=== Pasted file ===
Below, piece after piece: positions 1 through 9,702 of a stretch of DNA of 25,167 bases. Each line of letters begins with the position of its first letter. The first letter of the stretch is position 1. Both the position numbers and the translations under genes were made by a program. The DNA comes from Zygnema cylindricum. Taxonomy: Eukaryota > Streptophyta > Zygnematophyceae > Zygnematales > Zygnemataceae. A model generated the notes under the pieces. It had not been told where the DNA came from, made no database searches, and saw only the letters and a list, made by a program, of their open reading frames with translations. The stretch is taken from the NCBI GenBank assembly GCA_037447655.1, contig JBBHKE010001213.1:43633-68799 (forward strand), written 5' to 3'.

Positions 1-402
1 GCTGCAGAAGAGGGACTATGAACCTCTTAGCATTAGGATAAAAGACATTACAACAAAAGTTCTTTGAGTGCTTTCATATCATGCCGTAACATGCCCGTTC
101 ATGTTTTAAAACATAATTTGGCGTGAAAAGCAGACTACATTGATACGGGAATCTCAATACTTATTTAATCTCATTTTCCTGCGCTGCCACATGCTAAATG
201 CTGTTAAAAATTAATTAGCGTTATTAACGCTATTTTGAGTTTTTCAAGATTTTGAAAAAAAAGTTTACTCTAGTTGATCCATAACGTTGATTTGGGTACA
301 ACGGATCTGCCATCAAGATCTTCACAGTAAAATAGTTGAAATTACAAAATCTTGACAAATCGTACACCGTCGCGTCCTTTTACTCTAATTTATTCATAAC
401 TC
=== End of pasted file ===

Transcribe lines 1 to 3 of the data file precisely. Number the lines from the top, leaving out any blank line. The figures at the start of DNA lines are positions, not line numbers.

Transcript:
Below, piece after piece: positions 1 through 9,702 of a stretch of DNA of 25,167 bases. Each line of letters begins with the position of its first letter. The first letter of the stretch is position 1. Both the position numbers and the translations under genes were made by a program. The DNA comes from Zygnema cylindricum. Taxonomy: Eukaryota > Streptophyta > Zygnematophyceae > Zygnematales > Zygnemataceae. A model generated the notes under the pieces. It had not been told where the DNA came from, made no database searches, and saw only the letters and a list, made by a program, of their open reading frames with translations. The stretch is taken from the NCBI GenBank assembly GCA_037447655.1, contig JBBHKE010001213.1:43633-68799 (forward strand), written 5' to 3'.

Positions 1-402
1 GCTGCAGAAGAGGGACTATGAACCTCTTAGCATTAGGATAAAAGACATTACAACAAAAGTTCTTTGAGTGCTTTCATATCATGCCGTAACATGCCCGTTC